Letters to the Editor. Mexico and immigration reform

A purpose of the pending immigration reform legislation now moving through Congress is to keep non-visaed Mexicans out of our country. In view of the devastating earthquakes in Mexico, it would be insensitive for Congress to enact legislation at this time to penalize the hiring of undocumented Mexicans.

Millions of Mexicans cannot get visas because they are unable to present evidence of job and financial status acceptable to our consular officials. Thus, if they wish to visit the United States, they must do so illegally.

Our biggest immigration problem is the monitoring of aliens after they enter the US so as to ensure their timely departure. It is almost impossible to monitor aliens who enter illegally. To discourage Mexicans from doing so, we need to devise a system that would allow short-term visits by those who cannot qualify for visas under our present policy.

Congress could very well consider amnesty legislation at this time, deferring employer sanctions until circumstances are more propitious. Meanwhile, it is to be hoped that a more workable immigration control bill could be drafted. E. M. Giles San Antonio

Your Moscow correspondent repeated one of the most deeply entrenched myths about the Russian communists when he credited them with the overthrow of the czar [``Why Soviets restore Czarist splendor to Leningrad,'' Sept. 4]. The czarist regime, already moribund, collapsed in February (old Julian calendar) 1917. It was succeeded by the provisional government headed by Kerensky. Lenin then returned to Russia in April, and the Bolsheviks seized the Winter Palace on Oct. 25 (Julian calendar again, hence the ``October Revolution,'' which is now commemorated in November). In late 1917, elections were held. The Bolsheviks garnered less than one-quarter of the vote, and the Socialist Revolutionary Party won a plurality. Democracy i n Russia was given the coup de gr^ace in January 1918, when the Bolsheviks seized control of the Constituent Assembly on the day it convened. From that armed seizure on, the ``Bolsheviks'' have ruled the Soviet Union with violence. They have had countless victims over the decades, but the overthrow of the czar was not one of their victories. Mark Hendrickson New Wilmington, Pa.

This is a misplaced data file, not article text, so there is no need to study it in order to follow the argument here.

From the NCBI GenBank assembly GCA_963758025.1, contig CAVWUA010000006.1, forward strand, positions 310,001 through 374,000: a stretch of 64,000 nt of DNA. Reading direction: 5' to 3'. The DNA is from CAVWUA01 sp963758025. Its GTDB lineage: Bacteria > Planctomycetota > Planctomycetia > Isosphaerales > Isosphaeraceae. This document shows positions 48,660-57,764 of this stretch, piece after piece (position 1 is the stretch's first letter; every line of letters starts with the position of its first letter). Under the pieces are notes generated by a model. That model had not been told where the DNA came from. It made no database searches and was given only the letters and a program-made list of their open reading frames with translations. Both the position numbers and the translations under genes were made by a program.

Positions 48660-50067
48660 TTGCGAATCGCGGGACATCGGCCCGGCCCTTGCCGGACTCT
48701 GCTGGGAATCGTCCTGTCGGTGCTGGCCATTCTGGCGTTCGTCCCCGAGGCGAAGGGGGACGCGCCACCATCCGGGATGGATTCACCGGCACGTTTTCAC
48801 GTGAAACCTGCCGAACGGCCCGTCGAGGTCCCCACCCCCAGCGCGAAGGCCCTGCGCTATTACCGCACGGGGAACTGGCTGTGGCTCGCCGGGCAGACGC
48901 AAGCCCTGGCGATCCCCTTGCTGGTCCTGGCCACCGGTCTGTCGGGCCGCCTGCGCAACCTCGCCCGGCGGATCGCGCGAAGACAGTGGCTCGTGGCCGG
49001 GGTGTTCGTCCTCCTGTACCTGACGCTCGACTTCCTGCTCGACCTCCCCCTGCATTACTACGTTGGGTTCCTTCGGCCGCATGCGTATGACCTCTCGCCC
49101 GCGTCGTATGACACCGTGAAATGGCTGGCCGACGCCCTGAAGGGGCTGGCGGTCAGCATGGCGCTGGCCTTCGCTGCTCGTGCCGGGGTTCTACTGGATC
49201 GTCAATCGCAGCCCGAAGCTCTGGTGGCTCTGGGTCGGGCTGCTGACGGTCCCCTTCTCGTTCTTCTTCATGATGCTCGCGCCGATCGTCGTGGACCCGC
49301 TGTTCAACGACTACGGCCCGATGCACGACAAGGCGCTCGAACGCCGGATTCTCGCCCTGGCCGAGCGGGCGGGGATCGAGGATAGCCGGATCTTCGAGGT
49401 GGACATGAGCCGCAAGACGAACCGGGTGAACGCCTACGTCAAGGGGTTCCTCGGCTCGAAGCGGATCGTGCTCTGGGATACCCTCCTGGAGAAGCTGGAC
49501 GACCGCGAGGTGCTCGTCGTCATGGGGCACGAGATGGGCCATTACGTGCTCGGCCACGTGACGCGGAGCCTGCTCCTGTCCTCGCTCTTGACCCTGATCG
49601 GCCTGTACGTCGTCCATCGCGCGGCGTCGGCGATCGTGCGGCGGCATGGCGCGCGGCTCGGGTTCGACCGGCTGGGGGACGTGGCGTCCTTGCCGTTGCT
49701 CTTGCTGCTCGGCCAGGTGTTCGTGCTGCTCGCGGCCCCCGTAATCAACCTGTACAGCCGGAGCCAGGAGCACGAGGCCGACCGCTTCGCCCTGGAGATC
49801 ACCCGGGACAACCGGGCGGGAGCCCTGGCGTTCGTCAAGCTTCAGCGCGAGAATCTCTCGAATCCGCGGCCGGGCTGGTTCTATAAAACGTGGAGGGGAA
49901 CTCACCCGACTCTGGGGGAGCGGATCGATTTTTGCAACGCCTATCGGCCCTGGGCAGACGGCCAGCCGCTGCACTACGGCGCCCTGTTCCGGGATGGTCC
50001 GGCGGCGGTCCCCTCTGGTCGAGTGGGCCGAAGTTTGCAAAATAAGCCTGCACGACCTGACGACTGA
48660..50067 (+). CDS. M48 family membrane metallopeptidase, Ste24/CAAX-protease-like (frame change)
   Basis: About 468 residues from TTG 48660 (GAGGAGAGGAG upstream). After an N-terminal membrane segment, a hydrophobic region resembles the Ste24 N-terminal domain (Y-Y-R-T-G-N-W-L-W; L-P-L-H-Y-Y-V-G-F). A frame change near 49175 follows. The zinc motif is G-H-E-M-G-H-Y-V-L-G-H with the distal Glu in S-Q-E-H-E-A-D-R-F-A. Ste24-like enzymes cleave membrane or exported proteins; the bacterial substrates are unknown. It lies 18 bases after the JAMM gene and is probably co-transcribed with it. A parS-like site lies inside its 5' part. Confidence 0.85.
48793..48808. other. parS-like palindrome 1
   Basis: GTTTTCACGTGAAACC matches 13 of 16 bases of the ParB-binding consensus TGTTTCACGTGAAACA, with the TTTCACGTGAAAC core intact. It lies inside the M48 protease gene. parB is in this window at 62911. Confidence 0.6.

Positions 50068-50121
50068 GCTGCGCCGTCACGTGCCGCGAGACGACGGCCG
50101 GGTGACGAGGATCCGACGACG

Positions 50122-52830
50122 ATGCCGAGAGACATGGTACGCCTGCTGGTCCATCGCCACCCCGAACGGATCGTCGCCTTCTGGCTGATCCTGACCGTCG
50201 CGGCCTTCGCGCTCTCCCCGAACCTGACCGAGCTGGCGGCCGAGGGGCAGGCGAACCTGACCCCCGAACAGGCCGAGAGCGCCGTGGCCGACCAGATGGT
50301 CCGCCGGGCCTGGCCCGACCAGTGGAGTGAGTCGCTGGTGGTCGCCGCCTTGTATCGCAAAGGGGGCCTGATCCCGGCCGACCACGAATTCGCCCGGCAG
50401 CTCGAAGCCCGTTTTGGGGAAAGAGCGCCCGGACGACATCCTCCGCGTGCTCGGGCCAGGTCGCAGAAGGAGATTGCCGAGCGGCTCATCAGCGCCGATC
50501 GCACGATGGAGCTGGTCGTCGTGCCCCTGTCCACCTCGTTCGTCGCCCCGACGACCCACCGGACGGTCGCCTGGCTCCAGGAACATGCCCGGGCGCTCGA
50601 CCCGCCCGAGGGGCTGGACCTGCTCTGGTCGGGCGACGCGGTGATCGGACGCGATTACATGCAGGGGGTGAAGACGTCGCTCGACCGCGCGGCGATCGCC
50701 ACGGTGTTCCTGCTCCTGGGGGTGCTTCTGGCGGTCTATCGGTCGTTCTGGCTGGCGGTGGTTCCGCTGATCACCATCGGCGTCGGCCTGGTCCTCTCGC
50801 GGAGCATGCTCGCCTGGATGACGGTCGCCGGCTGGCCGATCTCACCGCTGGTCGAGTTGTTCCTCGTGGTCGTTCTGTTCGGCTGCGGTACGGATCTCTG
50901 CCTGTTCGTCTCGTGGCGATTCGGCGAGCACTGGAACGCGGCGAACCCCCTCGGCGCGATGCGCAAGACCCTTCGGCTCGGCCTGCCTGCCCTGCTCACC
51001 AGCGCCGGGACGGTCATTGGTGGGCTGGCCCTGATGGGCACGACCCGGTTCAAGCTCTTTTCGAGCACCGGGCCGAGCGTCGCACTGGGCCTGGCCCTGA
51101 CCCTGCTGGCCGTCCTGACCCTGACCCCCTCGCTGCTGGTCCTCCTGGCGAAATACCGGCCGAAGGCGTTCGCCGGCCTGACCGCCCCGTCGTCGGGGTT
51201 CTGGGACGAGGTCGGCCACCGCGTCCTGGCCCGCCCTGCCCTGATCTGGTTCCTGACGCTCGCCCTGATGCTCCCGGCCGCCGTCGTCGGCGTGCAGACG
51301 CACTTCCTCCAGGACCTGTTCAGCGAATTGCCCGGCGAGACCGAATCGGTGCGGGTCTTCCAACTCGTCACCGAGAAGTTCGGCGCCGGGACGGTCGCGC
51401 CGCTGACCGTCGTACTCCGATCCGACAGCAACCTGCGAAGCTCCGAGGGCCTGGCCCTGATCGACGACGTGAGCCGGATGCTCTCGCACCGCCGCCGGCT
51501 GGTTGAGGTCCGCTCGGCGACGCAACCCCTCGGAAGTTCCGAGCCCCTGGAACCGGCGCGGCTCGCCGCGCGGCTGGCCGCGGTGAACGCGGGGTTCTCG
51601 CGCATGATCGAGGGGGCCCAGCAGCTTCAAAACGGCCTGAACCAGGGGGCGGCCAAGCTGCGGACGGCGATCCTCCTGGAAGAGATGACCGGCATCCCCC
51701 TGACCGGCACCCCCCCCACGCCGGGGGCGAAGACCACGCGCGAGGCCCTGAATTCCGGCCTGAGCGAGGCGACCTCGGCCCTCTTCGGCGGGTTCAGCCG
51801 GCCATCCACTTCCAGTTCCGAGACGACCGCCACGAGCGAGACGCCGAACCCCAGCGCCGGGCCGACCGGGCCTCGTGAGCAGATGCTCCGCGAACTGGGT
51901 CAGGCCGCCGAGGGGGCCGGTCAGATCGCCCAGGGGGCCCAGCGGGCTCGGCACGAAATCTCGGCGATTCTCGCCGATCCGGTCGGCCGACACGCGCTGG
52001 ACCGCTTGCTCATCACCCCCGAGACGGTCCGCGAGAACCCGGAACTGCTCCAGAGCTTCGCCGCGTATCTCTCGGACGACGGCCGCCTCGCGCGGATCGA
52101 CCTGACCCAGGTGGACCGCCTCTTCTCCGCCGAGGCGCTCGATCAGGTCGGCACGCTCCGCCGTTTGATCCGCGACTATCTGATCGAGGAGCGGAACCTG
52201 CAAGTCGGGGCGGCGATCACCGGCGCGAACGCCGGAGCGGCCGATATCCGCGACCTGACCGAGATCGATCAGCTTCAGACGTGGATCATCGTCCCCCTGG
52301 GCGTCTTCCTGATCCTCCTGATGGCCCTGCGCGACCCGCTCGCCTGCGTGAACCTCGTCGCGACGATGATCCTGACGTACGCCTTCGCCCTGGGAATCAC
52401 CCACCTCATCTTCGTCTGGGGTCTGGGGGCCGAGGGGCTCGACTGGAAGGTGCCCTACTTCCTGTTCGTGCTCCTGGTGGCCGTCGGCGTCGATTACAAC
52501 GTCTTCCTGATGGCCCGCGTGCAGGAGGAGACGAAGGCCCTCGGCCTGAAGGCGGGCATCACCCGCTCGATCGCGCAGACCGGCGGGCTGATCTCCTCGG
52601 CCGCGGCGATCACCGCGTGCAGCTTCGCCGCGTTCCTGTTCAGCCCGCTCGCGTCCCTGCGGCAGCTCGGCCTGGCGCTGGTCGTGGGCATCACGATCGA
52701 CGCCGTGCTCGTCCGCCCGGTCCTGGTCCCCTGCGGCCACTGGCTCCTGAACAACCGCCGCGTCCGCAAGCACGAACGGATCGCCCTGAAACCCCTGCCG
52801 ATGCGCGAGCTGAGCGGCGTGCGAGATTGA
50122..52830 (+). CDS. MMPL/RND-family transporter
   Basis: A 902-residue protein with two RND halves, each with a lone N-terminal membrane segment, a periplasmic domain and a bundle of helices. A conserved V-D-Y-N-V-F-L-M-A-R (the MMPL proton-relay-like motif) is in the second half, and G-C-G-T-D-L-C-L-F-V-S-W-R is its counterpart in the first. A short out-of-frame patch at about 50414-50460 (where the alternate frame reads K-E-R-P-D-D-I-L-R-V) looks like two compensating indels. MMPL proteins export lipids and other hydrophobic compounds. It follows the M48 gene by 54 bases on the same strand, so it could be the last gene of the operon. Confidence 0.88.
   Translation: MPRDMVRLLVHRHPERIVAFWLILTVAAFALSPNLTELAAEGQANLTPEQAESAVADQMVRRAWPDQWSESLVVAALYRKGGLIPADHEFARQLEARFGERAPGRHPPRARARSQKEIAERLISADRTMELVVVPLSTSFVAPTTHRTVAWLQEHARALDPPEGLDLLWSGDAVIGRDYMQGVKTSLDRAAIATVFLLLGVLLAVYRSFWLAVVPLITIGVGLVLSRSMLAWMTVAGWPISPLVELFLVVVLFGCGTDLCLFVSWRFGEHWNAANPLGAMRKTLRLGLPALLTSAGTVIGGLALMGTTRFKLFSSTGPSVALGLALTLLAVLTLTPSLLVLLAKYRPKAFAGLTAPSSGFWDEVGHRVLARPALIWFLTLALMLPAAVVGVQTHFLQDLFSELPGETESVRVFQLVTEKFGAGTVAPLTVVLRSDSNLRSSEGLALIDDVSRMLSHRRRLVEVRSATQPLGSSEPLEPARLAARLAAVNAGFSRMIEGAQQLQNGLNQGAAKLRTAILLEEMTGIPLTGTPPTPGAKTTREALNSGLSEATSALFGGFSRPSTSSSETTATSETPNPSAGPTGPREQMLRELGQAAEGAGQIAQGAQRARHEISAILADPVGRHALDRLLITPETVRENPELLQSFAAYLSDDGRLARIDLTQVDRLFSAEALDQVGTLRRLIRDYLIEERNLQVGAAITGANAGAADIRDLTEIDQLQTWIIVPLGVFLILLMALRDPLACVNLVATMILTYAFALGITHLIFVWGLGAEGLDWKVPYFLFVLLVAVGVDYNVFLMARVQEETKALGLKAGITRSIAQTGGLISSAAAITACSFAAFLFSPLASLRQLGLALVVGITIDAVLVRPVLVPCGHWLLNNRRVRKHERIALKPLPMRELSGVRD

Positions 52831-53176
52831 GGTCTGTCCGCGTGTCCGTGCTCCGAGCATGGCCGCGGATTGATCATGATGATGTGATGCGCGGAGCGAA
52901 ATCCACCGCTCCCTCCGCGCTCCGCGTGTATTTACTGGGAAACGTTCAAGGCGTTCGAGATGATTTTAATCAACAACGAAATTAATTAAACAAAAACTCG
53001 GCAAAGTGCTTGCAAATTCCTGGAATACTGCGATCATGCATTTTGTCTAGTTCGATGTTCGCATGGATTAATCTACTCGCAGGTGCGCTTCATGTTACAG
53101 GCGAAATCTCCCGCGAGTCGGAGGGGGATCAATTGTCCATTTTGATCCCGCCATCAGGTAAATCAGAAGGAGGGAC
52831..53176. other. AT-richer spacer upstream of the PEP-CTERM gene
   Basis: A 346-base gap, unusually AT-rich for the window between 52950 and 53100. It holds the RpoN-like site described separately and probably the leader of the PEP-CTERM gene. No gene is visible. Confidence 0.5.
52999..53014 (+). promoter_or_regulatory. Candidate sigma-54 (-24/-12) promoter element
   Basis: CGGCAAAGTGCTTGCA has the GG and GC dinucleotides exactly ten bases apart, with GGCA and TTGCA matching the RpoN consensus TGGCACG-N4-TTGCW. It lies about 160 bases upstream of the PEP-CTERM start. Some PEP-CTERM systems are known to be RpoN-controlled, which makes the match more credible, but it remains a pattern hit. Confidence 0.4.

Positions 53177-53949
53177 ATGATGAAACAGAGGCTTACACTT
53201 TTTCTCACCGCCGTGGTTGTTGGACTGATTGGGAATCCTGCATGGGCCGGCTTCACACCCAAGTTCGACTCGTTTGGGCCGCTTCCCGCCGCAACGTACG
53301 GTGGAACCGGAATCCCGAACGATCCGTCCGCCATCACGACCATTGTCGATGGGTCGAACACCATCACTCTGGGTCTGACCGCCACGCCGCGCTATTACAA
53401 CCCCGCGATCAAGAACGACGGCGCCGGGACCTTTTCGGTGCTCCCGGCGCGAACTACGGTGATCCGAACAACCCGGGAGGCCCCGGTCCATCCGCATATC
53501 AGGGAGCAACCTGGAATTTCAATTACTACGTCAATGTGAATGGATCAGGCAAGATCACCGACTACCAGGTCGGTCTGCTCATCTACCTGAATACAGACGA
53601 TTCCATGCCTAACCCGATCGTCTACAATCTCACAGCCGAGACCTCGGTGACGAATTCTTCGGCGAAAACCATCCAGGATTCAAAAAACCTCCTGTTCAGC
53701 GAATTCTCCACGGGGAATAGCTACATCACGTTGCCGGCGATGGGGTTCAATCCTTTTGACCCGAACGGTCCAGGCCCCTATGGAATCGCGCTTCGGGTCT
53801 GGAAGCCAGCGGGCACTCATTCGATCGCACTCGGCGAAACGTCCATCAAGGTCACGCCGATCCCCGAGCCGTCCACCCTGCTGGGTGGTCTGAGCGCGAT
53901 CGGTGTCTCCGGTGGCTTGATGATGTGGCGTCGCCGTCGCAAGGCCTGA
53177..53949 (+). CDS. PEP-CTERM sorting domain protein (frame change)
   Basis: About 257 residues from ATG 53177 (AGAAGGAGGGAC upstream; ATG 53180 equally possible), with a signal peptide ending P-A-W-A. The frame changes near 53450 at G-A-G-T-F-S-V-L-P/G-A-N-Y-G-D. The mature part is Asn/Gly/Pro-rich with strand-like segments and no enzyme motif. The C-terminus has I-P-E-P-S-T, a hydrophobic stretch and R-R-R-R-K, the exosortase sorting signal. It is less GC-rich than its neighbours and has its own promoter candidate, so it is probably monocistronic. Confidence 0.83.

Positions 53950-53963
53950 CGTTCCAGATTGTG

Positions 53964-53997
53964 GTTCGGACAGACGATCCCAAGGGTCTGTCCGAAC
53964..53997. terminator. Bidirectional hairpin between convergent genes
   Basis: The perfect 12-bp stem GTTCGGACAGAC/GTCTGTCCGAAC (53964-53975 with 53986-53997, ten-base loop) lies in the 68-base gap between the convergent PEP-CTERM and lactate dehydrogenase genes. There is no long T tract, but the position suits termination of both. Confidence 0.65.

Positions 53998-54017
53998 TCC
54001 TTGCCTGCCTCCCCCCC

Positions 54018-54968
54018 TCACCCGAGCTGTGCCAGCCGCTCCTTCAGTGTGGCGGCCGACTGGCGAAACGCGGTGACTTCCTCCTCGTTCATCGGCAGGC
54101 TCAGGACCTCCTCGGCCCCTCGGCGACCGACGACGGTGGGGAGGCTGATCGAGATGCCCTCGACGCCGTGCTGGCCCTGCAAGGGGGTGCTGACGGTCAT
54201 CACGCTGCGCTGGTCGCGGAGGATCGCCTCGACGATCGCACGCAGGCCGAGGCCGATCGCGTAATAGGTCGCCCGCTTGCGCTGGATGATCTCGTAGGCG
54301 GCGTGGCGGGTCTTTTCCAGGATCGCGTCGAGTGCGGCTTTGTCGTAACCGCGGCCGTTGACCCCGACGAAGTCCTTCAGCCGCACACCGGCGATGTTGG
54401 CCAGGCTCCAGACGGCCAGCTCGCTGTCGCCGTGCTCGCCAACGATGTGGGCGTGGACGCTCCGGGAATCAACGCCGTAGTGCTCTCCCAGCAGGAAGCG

Letters are welcome. Only a selection can be published and none individually acknowledged. All are subject to condensation. Please address letters to ``readers write.''

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